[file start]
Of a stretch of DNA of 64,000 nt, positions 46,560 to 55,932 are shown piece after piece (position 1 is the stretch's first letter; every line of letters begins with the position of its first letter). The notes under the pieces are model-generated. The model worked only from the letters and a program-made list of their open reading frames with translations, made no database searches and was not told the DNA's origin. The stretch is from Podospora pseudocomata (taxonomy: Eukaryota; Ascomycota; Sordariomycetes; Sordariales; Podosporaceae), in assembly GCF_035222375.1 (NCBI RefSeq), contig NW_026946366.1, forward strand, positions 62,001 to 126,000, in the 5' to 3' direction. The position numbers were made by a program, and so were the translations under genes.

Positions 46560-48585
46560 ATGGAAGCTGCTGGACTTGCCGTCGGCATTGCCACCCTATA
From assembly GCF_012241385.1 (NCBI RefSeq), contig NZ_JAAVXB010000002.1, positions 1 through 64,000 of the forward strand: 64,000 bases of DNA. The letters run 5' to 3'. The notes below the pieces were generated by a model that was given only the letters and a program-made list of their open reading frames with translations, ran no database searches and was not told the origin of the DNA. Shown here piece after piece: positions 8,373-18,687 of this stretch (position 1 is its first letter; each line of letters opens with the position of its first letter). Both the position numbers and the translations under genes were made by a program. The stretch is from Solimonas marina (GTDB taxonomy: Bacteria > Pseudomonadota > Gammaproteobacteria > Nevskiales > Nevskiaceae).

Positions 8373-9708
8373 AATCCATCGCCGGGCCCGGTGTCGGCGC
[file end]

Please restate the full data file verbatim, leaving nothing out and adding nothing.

Of a stretch of DNA of 64,000 nt, positions 46,560 to 55,932 are shown piece after piece (position 1 is the stretch's first letter; every line of letters begins with the position of its first letter). The notes under the pieces are model-generated. The model worked only from the letters and a program-made list of their open reading frames with translations, made no database searches and was not told the DNA's origin. The stretch is from Podospora pseudocomata (taxonomy: Eukaryota; Ascomycota; Sordariomycetes; Sordariales; Podosporaceae), in assembly GCF_035222375.1 (NCBI RefSeq), contig NW_026946366.1, forward strand, positions 62,001 to 126,000, in the 5' to 3' direction. The position numbers were made by a program, and so were the translations under genes.

Positions 46560-48585
46560 ATGGAAGCTGCTGGACTTGCCGTCGGCATTGCCACCCTATA
From assembly GCF_012241385.1 (NCBI RefSeq), contig NZ_JAAVXB010000002.1, positions 1 through 64,000 of the forward strand: 64,000 bases of DNA. The letters run 5' to 3'. The notes below the pieces were generated by a model that was given only the letters and a program-made list of their open reading frames with translations, ran no database searches and was not told the origin of the DNA. Shown here piece after piece: positions 8,373-18,687 of this stretch (position 1 is its first letter; each line of letters opens with the position of its first letter). Both the position numbers and the translations under genes were made by a program. The stretch is from Solimonas marina (GTDB taxonomy: Bacteria > Pseudomonadota > Gammaproteobacteria > Nevskiales > Nevskiaceae).

Positions 8373-9708
8373 AATCCATCGCCGGGCCCGGTGTCGGCGC